Exclusive — Under the Hood: How Donald Trump Has Cut Around Corporate Media to Reach Millions Directly Online

Supporters of Republican presidential candidate Donald Trump speaks during a campaign rally, Sunday, Nov. 6, 2016, in Sterling Heights, Mich. (AP Photo/ Evan Vucci)
AP Photo/ Evan Vucci

One of the major successes of President-elect Donald Trump’s campaign was his ability to cut around a dying corporate media industry to speak directly to voters.

There may be no better way to tell the story of Trump’s success than to pull up the hood on his social media operation and look at the raw analytics.

Trump’s social media director Dan Scavino, who is now running social media operations for the presidential transition team, provided Breitbart News with the core statistics on the Trump team’s massive social media reach.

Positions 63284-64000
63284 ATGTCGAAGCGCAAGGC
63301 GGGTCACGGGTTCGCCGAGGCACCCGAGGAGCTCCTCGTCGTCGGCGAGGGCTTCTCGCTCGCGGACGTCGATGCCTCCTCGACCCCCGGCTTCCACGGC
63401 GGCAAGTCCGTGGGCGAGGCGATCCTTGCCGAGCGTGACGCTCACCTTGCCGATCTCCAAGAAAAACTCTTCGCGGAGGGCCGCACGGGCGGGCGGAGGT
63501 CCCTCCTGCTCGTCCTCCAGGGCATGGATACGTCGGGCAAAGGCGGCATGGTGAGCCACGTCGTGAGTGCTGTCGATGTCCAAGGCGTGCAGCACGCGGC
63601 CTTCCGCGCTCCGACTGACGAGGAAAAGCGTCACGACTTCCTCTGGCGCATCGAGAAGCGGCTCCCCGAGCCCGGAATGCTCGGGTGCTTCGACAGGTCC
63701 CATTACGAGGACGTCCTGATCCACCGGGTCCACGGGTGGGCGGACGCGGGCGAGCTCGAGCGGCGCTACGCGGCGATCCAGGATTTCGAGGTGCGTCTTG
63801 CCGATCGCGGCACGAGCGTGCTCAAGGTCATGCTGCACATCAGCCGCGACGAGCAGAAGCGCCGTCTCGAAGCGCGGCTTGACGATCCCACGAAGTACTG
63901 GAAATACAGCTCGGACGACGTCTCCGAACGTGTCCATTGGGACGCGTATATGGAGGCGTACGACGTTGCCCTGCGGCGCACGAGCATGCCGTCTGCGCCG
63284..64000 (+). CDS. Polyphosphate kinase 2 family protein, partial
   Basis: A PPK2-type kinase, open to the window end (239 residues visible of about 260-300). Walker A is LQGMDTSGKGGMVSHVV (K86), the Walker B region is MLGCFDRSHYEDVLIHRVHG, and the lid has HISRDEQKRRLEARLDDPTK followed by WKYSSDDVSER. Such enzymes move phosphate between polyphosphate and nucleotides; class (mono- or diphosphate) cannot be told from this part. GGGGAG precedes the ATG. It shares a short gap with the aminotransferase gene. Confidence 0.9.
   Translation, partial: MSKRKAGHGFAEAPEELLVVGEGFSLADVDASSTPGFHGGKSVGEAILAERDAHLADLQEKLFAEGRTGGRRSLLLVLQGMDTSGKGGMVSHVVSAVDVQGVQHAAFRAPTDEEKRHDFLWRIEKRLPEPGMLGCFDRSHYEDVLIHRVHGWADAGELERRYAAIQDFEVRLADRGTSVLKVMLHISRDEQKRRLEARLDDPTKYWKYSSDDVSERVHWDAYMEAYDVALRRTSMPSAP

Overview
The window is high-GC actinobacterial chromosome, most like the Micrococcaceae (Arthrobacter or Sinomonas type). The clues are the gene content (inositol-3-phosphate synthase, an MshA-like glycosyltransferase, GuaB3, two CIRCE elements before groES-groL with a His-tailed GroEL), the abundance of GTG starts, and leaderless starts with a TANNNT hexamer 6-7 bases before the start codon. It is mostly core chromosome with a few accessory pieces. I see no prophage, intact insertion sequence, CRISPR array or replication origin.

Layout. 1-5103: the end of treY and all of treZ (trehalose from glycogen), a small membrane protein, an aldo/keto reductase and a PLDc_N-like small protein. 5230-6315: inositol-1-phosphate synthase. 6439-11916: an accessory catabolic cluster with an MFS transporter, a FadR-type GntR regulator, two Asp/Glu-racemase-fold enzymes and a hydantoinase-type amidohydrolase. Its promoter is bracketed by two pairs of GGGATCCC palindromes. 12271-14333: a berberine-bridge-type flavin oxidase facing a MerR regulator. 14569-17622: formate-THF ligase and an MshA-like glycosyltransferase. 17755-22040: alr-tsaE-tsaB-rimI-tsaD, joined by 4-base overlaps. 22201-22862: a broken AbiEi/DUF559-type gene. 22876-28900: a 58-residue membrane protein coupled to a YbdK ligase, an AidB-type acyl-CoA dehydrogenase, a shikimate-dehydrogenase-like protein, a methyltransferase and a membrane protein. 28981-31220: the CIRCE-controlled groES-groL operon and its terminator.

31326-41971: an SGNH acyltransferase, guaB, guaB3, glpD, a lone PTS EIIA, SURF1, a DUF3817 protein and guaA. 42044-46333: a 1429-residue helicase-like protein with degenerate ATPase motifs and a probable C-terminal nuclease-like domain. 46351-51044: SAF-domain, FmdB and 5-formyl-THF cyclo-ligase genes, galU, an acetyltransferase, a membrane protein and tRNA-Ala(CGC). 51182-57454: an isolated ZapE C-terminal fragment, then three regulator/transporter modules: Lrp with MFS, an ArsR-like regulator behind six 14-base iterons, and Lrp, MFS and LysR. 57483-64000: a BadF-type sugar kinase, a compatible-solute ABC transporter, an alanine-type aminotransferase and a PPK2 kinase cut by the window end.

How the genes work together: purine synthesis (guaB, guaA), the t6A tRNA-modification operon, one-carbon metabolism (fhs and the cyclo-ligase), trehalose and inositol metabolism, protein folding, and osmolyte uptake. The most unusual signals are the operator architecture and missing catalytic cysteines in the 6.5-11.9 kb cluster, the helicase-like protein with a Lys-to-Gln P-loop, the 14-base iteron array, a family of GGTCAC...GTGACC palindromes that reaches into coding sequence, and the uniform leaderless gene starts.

His Facebook page reached more than 21 billion impressions—21,031,446,611 to be exact—from the day Trump launched his campaign until November 22, 2016. There were more than 485 million engagements on his Facebook page during that timeframe, and nearly 50 million “likes.” On videos his team posted on Facebook, they have had, Scavino told Breitbart News, more than 1.3 billion views.

On Twitter, Trump achieved similar numbers. Scavino told Breitbart News that between June 2015 and November 2016, Trump’s Twitter posts have had nearly 9 billion impressions and more than 400 million engagements.

Trump’s Twitter account now has 16.2 million followers, and his Facebook account has 15.6 million likes. His Instagram account has 4.2 million followers. Between the three, that’s 36 million people his personal social media accounts reach.

“The success to our social media platforms comes directly from then-candidate, and now President-elect of the United States of America, Donald J. Trump,” Scavino told Breitbart News. “It is all Mr. Trump and his messaging. Whether Twitter, Facebook, or Instagram platforms, Mr. Trump is directly involved with our social media messaging. He loves communicating with the American people, and he loves seeing what is going out.”

Scavino informed Breitbart News that there was not some boardroom of political consultants pre-testing talking points for tweets and Facebook and Instagram posts before they went out. It was him, Trump and his iPhone, that led the way in making this happen.